Hybrid Fiber-Coaxial network (HFC), also called coaxial network, is the telecommunication network architecture that combines fiber cable and coaxial cable to carry broadband content to users. Coaxial cable was invented by Oliver Heaviside, who patented the design in 1880. The hybrid network was globally used by cable television operators until the 1990s. Since then, the HFC architecture evolves to Next-Generation Access (NGA) networks, supporting also internet, telephony, and multimedia services. The network supports the transmission in both directions and the largest optical distance between the cable modem termination system and the farthest cable modem is 160 km.
Legacy HFC DOCSIS 3.0 cable networks use a tree topology with the analog transmission in an RF bandwidth 1 between 50 and 1,000 MHz, serving customers through a shared physical environment, with a downstream capacity until 1.2 Gbit/s. The 3.1 and the new DOCSIS 4.0 allows a downstream of 10 Gbit/s.
Benefits of Coaxial
While fiber is trendy in greenfields, coaxial still the most rational and economical option for brownfields, because the technology will continue to involve up to 10Gbps connectivity in the next years. Besides the good bandwidth, the coaxial network allows a great channel capacity, can be easily modified and has noise immunity due to the low error rate. Another benefit of the use of coaxial cables is the electromagnetic field carrying the signal exists only in the space between the inner and outer conductors, this means the coaxial cable can be installed next to metal objects without losing power, unlike other types of transmission lines.
HFC is used for delivering content like video, telephony, TV, digital TV, data and other interactive services over coaxial and fiber optic cables are using frequency-division multiplexing. In a Hybrid Fiber-Coaxial Cable System, the television channels are sent from the cable system's distribution facility, the headend, to local communities through optical fiber subscriber lines. At the local community, a box called an optical node translates the signal from a light beam to radio-frequency (RF) and sends it over coaxial cable lines for distribution to subscriber residences.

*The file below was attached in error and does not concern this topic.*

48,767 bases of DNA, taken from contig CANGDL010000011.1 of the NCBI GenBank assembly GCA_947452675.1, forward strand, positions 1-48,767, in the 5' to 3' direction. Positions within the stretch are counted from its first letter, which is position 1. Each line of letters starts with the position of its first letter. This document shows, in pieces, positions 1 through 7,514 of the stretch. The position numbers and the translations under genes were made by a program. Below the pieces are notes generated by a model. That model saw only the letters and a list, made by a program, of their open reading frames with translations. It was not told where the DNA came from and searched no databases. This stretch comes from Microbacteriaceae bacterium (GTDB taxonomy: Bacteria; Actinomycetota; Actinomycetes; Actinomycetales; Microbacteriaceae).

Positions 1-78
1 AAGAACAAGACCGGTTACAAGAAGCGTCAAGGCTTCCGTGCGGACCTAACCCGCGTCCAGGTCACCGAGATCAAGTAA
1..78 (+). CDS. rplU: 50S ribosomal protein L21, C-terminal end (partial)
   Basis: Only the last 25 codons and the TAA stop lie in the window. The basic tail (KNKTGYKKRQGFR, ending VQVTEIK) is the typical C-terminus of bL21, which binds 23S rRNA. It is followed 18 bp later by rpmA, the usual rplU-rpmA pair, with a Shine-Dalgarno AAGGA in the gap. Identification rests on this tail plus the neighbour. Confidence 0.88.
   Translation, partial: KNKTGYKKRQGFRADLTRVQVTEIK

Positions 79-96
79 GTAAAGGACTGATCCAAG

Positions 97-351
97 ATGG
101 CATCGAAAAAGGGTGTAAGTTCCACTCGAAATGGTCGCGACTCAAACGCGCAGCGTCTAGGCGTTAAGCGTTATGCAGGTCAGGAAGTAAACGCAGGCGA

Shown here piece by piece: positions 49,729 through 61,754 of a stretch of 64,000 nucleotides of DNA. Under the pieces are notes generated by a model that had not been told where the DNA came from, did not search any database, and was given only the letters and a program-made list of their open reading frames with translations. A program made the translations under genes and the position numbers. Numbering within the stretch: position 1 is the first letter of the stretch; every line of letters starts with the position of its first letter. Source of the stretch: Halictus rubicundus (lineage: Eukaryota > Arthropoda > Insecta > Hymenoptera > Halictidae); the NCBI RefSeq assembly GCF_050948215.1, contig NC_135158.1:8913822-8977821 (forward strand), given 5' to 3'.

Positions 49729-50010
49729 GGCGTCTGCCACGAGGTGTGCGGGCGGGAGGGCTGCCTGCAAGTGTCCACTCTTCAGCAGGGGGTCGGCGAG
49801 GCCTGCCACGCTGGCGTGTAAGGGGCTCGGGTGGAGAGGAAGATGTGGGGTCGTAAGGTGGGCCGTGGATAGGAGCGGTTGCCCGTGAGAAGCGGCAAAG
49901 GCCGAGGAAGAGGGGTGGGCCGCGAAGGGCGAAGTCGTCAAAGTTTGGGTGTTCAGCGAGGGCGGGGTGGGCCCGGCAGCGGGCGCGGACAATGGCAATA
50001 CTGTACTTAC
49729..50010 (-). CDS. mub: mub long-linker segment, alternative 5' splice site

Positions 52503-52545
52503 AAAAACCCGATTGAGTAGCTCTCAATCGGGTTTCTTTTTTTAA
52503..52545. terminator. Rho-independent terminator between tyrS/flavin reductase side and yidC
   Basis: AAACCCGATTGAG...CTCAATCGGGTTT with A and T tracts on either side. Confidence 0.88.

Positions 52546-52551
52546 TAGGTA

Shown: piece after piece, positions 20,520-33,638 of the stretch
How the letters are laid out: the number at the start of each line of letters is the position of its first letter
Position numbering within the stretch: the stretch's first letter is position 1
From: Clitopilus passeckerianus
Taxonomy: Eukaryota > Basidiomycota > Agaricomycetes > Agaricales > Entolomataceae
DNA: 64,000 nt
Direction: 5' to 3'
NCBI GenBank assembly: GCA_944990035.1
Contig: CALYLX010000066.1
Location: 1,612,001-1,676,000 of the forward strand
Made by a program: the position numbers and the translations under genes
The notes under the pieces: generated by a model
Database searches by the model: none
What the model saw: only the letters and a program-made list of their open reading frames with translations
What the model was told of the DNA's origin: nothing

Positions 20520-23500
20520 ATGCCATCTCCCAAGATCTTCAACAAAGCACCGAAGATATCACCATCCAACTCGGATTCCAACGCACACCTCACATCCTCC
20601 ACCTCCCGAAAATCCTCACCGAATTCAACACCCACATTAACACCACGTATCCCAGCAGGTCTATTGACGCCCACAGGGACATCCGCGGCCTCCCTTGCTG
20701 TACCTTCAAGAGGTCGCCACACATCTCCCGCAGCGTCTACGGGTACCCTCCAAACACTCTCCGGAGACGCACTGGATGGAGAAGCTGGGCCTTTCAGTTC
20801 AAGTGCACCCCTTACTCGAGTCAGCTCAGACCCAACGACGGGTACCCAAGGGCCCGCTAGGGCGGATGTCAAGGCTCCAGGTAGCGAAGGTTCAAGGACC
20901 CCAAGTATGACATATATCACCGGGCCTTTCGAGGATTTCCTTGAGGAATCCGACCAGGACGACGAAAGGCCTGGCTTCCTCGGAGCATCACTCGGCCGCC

Coaxial cable or coax cable is an indispensable element of the Hybrid Fiber-Coaxial Network (HFC). It is a type of electrical cable which transmits radio frequency (RF) signals from one point to another. Usually, the coaxial cable is made of 4 parts: copper core, dielectric insulator, metallic shield, and plastic jacket. There are some types of coaxial cable and they have different uses, ones are indicated to residentials and others for commercial projects.
There are different types of coaxial cables that differ according to the purpose of use. For example, the Hard Line Coaxial Cables are often used for high signal strength applications, as with radio transmitters. The RG cables cover most of the high-frequency data and signal transmission requirements. Semi-Rigid Coaxial Cables are less flexible because they have a harder shielding metal. There also exist Tri-Axial Cables, Twin-Axial Cable, and others.
Coaxial cable lines only offer one signal to power a singular device. If there is more than one device that requires a signal, this can be problematic. Coaxial splitters are used exactly for these situations when there’s more than one device that requires a signal. Before choosing a cable splitter it’s important to know your device to understand the signal strength it might need. There exist 4 types of cable splitters: passive cable splitter, active cable splitter, diplex cable splitter, and multi-switch cable splitters.
Depending on the type of coax cable, they may have a single shield, double shield, triple-shield or quad shield. The most commons ones are double and triple shields, they are a low loss at high frequency for cable television, satellite television and cable modems. For special uses, like long drops and underground conduits, quad shields are more appropriate.